But let’s not hurry on. If wandering is about anything, it’s about taking the time. And noticing what’s happening around you when you do.

Don’t mind the rain. We city dwellers get all hunched up and grouchy when it rains. As though it’s a personal inconvenience. Just think of it as Nature’s way of reminding us it exists, even in the city. Also, as my mother you to say to us as kids, “you won’t melt”. 

If you haven’t visited, Covent Garden used to be London’s main Fruit & Vegetable market. Though there’s no sign of a garden now, back in the 1500’s that’s what it was. A walled convent garden that produced the vegetables for Westminster Abbey. It is the setting for the opening scene of Shaw’s Pygmalion and of My Fair Lady, the film of the play. It’s also home to the Royal Opera House, an imposing, ivory-coloured temple of passions and primadonnas where I spent several years as a child singer. That’s a story we might get to later. Or not. Let’s see where our conversational feet take us.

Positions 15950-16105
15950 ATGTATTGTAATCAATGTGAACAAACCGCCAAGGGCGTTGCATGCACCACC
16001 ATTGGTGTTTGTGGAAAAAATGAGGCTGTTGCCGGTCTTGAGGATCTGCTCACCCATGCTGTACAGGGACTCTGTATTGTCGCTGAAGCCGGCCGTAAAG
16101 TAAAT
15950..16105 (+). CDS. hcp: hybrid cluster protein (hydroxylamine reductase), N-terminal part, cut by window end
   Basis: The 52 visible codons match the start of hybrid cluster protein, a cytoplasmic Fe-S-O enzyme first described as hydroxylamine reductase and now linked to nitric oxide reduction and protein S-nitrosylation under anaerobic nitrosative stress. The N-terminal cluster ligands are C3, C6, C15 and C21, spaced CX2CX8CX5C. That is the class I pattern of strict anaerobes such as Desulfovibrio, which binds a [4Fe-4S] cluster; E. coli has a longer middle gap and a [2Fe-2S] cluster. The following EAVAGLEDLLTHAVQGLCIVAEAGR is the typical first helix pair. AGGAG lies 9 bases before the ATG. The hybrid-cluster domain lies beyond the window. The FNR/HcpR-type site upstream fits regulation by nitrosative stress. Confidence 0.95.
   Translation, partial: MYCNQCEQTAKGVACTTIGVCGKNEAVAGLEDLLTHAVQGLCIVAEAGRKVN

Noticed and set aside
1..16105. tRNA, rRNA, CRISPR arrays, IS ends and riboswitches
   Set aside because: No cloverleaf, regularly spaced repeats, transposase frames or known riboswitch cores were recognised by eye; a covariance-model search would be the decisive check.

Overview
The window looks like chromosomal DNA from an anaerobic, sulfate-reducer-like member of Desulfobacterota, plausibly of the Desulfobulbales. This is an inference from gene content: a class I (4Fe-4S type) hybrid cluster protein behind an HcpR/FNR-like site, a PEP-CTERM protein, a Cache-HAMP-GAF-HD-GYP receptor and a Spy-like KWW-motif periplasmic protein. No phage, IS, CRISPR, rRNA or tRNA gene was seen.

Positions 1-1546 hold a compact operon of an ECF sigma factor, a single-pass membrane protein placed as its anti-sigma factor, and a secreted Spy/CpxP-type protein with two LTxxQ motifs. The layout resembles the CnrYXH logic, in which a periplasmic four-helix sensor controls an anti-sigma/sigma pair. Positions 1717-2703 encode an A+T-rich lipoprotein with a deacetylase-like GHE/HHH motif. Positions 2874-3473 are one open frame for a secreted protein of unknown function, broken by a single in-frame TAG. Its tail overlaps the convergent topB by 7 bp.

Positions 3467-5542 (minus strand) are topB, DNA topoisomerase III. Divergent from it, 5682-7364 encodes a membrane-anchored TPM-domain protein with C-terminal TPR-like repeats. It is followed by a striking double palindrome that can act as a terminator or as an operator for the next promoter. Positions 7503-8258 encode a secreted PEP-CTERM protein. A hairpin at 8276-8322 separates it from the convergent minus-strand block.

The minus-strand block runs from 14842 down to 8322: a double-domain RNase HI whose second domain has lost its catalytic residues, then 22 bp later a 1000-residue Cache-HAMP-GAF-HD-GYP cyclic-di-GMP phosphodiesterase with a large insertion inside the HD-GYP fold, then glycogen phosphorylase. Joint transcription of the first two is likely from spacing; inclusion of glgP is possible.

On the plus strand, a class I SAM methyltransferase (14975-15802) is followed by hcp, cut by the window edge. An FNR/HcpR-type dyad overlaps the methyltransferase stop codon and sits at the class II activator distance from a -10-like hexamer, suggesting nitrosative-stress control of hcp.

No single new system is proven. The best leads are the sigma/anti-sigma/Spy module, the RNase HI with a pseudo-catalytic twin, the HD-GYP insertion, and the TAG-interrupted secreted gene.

The Opera House is still much as it was when I was a kid but the area has been scrubbed up and the rotting cabbage leaves I remember being stuck to the cobbles are long gone, but you can sense the mercantile history of these streets in the burnished iron work, the paving stones and glazed colonnades. 

Covent Garden is normally awash with visitors, but today the drizzle has kept the tourists away. 

Let’s swing up Neals’ Yard and turn left down Monmouth Street. See that big, damp Union Jack flag hanging over that portico? It’s the Covent Garden Hotel. Once a Victorian Hospital. Courtney Love isn’t trashing her suite at the moment, though it’s happened. Across the road the full-on erotica at Agent Provocateur seems out of place until you remember Covent Garden was also at one time London’s red light district. 

Right. We’ve arrived at the meeting point. A small roundabout where several streets converge on a pillar bearing six sundials. Welcome to Seven Dials. (In case you’re wondering, the seventh sundial is the pillar itself). And waiting for us are a couple of strangers. One has a clipboard. And the other a big smile.